Obsessive-Compulsive and Related Disorders

Understanding Obsessive-Compulsive and Related Disorders

OCD is a common mental disorder, and is often disabling. The past few decades, however, have seen the emergence of many effective treatments, both pharmacological and psychotherapeutic. The challenges for the 21st century are two-fold: first, to make these effective treatments available to all sufferers; and, second, to unravel the biology of this disorder sufficiently so that we can cure its symptoms, and ultimately, prevent its occurrence. In order to tackle these challenges, it is essential that we understand the etiology of OCD.

Prevailing theories indicate that OCD is a biological disease. Functional brain imaging studies have produced a model for pathophysiology of OCD which involves hyperactivity in certain subcortical and cortical regions. On the basis of imaging studies, Insel has proposed that inappropriately increased activity in the head of the caudate nucleus inhibits globus pallidus fibers that ordinarily dampen thalamic activity. The resulting increase in thalamic activity produces increased activity in orbitofrontal cortex, which, via the cingulate gyrus, completes the circuit to the caudate and produces increased activity in the head of the caudate. Hypothetically, primitive cleaning and checking behaviors are "hard-wired" in the thalamus. Insel's hypothesis is supported by evidence from MRI (magnetic resonance imaging) studies, which have found an abnormally small caudate in some OCD patients, and by positron emission tomography (PET scan) studies, which have found increased metabolism in orbital frontal cortex, cingulate gyrus, and caudate, with decreases following successful treatment. The association of OCD with Tourette's syndrome and Sydenham's chorea, which are believed to involve basal ganglia pathology, is also consistent with this model.

In the section below, we have outlined a more detailed description of the various theories and hypotheses involved in the biological basis of OCD. As will be noted by many readers, the information provided here is more suited for clinicians, medical professionals, or others who are more familiar with medical terminalogy. For this reason, readers are encouraged to seek further information from their physicians/psychiatrists and/or other OCD resources.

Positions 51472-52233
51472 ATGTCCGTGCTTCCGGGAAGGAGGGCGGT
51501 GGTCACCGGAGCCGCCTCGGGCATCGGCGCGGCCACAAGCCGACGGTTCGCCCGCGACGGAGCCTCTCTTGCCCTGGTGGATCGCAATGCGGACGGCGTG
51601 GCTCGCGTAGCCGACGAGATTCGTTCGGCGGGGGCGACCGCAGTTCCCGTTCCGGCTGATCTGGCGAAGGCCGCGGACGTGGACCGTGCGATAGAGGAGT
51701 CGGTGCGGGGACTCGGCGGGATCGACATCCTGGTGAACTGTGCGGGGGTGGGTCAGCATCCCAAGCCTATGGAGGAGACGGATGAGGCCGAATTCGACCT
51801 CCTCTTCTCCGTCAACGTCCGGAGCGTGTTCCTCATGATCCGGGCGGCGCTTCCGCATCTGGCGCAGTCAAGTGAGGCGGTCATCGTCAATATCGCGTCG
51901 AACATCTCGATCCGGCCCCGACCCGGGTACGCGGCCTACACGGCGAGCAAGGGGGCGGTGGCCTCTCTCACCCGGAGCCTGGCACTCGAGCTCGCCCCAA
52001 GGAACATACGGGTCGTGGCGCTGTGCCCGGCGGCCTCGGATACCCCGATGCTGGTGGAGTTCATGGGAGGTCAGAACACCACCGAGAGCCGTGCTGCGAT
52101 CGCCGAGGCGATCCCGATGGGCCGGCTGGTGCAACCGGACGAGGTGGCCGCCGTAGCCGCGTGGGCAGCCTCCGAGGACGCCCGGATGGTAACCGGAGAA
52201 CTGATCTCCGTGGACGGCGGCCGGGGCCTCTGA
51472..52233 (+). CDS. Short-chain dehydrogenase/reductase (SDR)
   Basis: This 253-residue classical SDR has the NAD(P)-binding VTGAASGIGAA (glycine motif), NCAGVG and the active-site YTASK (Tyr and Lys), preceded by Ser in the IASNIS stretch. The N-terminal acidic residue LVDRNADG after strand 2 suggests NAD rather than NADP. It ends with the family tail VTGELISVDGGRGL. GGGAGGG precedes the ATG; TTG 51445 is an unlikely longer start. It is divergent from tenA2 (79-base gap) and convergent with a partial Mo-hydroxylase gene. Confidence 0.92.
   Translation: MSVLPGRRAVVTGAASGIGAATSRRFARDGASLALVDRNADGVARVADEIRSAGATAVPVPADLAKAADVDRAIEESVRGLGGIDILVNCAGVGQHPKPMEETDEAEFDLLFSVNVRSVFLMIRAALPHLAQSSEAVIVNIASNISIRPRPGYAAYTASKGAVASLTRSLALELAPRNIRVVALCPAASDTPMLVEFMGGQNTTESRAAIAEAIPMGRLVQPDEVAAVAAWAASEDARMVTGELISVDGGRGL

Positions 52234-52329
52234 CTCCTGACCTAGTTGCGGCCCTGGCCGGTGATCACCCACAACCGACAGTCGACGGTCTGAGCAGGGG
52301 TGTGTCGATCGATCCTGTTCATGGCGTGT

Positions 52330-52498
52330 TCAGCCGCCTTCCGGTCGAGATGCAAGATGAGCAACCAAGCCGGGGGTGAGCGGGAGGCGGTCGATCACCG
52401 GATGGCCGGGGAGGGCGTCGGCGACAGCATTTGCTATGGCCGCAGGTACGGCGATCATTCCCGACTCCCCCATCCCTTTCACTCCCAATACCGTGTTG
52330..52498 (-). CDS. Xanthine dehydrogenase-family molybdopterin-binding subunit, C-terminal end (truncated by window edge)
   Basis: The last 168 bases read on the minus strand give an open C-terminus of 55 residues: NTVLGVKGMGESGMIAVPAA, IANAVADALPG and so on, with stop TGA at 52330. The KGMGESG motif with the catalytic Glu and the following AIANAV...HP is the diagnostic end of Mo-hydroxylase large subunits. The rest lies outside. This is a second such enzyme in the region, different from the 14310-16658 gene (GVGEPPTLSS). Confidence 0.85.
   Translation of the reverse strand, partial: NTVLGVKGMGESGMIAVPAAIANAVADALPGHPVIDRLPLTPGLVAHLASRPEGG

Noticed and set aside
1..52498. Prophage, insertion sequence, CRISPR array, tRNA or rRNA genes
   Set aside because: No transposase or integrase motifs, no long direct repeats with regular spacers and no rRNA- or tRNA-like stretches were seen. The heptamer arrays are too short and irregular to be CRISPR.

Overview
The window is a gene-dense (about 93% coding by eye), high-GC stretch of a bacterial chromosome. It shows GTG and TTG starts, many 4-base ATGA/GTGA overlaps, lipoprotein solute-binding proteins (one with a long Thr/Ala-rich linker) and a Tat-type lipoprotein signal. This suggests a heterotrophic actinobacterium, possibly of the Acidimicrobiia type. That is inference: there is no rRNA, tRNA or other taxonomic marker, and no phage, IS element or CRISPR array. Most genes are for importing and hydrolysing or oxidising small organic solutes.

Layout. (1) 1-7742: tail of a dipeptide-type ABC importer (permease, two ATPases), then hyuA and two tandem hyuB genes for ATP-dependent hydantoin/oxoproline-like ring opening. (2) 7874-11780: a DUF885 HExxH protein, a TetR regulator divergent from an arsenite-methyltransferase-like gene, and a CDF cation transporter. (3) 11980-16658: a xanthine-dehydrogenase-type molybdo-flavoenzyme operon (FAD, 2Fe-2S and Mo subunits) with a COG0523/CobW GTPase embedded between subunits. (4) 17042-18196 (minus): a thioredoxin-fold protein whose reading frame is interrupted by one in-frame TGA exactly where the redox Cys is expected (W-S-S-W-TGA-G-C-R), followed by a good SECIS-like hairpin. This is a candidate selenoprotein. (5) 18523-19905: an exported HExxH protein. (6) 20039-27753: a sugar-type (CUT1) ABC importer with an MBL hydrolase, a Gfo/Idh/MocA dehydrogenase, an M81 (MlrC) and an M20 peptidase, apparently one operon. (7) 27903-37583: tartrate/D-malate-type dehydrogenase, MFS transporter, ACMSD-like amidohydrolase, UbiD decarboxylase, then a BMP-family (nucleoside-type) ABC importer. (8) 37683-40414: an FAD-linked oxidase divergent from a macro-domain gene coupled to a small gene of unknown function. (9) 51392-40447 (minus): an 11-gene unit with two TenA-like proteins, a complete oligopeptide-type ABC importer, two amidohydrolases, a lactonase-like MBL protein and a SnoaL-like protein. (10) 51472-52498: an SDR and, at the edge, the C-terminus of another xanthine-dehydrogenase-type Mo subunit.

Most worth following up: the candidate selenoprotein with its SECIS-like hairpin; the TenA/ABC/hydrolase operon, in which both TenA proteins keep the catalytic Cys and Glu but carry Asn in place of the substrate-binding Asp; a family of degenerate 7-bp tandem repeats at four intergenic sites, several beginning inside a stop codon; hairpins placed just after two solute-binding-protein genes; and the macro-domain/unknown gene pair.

Etiology: Biological Models

Functional Neuroanatomy
Many investigators have contributed to the hypothesis that OCD involves dysfunction in a neuronal loop running from the orbital frontal cortex to the cingulate gyrus, striatum (cuadate nucleus and putamen), globus pallidus, thalamus and back to the frontal cortex. Organic insult to these regions can produce obsessive and compulsive symptoms. The results of neurosurgical treatment of OCD strongly support this hypothesis. Surgical interruption of this loop by means of cingulotomy, anterior capsulotomy or subcaudate tractotomy brings about symptomatic improvement in a large proportion of patients unresponsive to all other treatments. Cingulotomy interrupts this loop at the anterior cingulate cortex, thereby disrupting frontal cortical input into the Papez circuit and limbic system, which are believed to mediate anxiety and other emotional symptoms. Anterior capsulotomy (lesions within the anterior limb of the internal capsules) and subcaudate tractotomy (lesions in the substantia innominata, just under the head of the caudate nucleus) interrupt fronto-thalamic fibers, which may mediate the obsessive and compulsive components of OCD. Baxter et al. in 1992 hypothesized that the hyperactivity observed in this neuronal loop arises because of imparied caudate nucleus function. The impariment allows "worry inputs" from the orbitofrontal cortex to inhibit excessively the inhibitory output from the globus pallidus to the thalamus. The resulting excess in thalamic output then impinges on various brain regions involved in the experience of OCD symptoms, including the orbital frontal region, thus reinforcing hyperactivity in the neuronal loop. However, Baxter et al. caution that the abnormal neurophysiology underlying OCD symptoms may involve structures as yet undetected. Decreased metabolic activity can be missed by current scanning techniques. Alternately, the metabolic hyperactivity of small neuronal fields can be missed when surrounding structures exhibit no change or mask the increase behind compensatory decreases.